The clinicopathological features and treatment outcomes of previously described pancreatic GISTs, including the present case, are presented in Table 1. There was a distinct female predominance with age ranging from 38 to 72 years (mean age 55 years). The majority occurred in the body and tail of the pancreas with an average size of 12 cm. Five of the eight cases had symptoms of abdominal pain with or without fatigue and weight loss. The mitotic rate in most of these tumors was low except in case 1 (120/50 HPF). This patient had rapid recurrence of the disease with peritoneal and nodal metastasis following surgery and imatinib therapy. For the first time, Yan et al. [8] and Harindhanavudhi T et al. [9] diagnosed two cases of pancreatic GISTs by means of endoscopic ultrasound guided fine needle aspiration cytology (EUS-FNA). On immunohistochemistry, five of the eight cases (cases #1, #5, #6, #7 and #8) demonstrated intense immunoreactivity for CD117 and CD34 whereas three cases (case #2, #3 and #4) showed negative staining for CD117. Reactivity for S-100 and SMA were variable in the lesional cells. Our patient had a relatively large tumor in comparison to other cases. Characteristic CD117 positivity was consistent with a diagnosis of GIST. The follow-up period was uneventful following definitive surgery without any evidence of metastasis. The existence of interstitial cells of Cajal in the pancreas is difficult to explain. Popescu et al. [15] have recently demonstrated the existence of interstitial cells of Cajal in the human exocrine pancreas which have a phenotype similar to the enteric interstitial cells of Cajal. Moreover, Yamaura et al. [4] have shown the presence of c-KIT positive interstitial cells surrounding the intercalated ducts and acinus in the pancreas. Although the exact function of these cells is not clear, the discovery of pancreatic interstitial cells of Cajal supports the diagnosis of an extragastrointestinal stromal tumor arising solely from the pancreas.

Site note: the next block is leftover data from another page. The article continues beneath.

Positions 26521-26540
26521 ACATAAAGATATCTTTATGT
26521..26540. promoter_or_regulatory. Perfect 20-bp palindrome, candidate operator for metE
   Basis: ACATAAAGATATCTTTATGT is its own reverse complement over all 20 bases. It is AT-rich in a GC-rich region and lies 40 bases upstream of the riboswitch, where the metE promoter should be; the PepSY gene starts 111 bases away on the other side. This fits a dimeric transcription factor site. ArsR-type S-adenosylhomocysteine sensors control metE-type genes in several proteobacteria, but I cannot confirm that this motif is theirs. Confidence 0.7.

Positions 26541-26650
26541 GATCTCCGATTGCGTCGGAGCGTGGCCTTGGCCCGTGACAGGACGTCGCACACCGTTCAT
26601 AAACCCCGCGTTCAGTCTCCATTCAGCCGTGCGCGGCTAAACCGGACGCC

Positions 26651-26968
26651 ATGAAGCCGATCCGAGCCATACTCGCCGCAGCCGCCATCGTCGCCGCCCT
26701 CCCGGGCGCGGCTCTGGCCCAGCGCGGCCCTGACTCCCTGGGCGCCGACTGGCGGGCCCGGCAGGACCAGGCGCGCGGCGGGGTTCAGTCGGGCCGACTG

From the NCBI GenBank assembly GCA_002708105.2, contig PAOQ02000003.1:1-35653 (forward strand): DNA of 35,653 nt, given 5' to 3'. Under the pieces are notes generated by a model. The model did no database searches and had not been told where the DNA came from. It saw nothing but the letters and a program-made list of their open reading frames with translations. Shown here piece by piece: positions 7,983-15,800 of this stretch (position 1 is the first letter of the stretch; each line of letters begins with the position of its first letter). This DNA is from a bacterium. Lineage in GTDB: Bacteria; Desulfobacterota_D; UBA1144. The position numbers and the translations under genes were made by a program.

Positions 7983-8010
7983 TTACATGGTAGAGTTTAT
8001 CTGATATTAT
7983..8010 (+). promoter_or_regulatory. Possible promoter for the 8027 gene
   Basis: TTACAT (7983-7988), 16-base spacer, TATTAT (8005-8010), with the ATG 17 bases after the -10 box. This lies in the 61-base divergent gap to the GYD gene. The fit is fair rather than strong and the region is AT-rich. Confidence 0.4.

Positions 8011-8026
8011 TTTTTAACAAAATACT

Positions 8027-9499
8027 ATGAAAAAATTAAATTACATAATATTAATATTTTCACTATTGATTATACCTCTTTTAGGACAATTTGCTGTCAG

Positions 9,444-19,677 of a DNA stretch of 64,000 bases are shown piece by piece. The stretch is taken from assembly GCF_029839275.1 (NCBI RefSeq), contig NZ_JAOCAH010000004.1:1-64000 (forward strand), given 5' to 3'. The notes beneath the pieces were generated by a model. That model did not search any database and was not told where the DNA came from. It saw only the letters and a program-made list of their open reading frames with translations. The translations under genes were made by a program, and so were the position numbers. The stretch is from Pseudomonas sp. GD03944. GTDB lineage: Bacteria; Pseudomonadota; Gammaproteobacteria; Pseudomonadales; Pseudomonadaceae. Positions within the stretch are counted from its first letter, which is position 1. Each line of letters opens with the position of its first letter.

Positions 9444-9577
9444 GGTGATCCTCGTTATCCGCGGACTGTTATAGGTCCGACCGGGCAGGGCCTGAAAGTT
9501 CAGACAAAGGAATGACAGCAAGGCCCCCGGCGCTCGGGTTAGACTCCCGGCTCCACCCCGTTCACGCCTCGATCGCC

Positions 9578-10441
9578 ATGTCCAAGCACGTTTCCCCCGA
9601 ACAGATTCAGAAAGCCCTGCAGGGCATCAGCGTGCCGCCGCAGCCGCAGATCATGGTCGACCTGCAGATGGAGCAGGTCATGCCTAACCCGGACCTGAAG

The cytologic differential diagnoses of spindle cell proliferation in the pancreas include leiomyoma, leiomyosarcoma, GIST, fibromatosis, inflammatory fibrid polyp, schwannoma and gastrointestinal muscle sampling [8]. Immunohistochemical positivity of CD117 confirms the diagnosis of GIST. Cases of fibromatosis reported in the literature have been shown to react with an antibody directed against CD117, although this does not typically involve the pancreas [16].

The follow-up data of the previous case reports of pancreatic GISTs, including the present one, suggest that pancreatic stromal tumors may follow a benign course following definitive surgery as compared to extragastrointestinal stromal tumors arising from other sites.

To conclude, we presented a rare case of pancreatic GIST. The patient has been followed up postoperatively for ten months and there is no evidence of recurrence or dissemination to date. Although rare, GISTs should be considered in the differential diagnosis of the more common cystic neoplasms of the pancreas. To clarify the relationship between pancreatic stromal tumors and the expression of c-KIT protein, additional research with a large number of cases of pancreatic stromal tumors having c-KIT protein expression is needed.

Conflict of interest The authors have no potential conflict of interest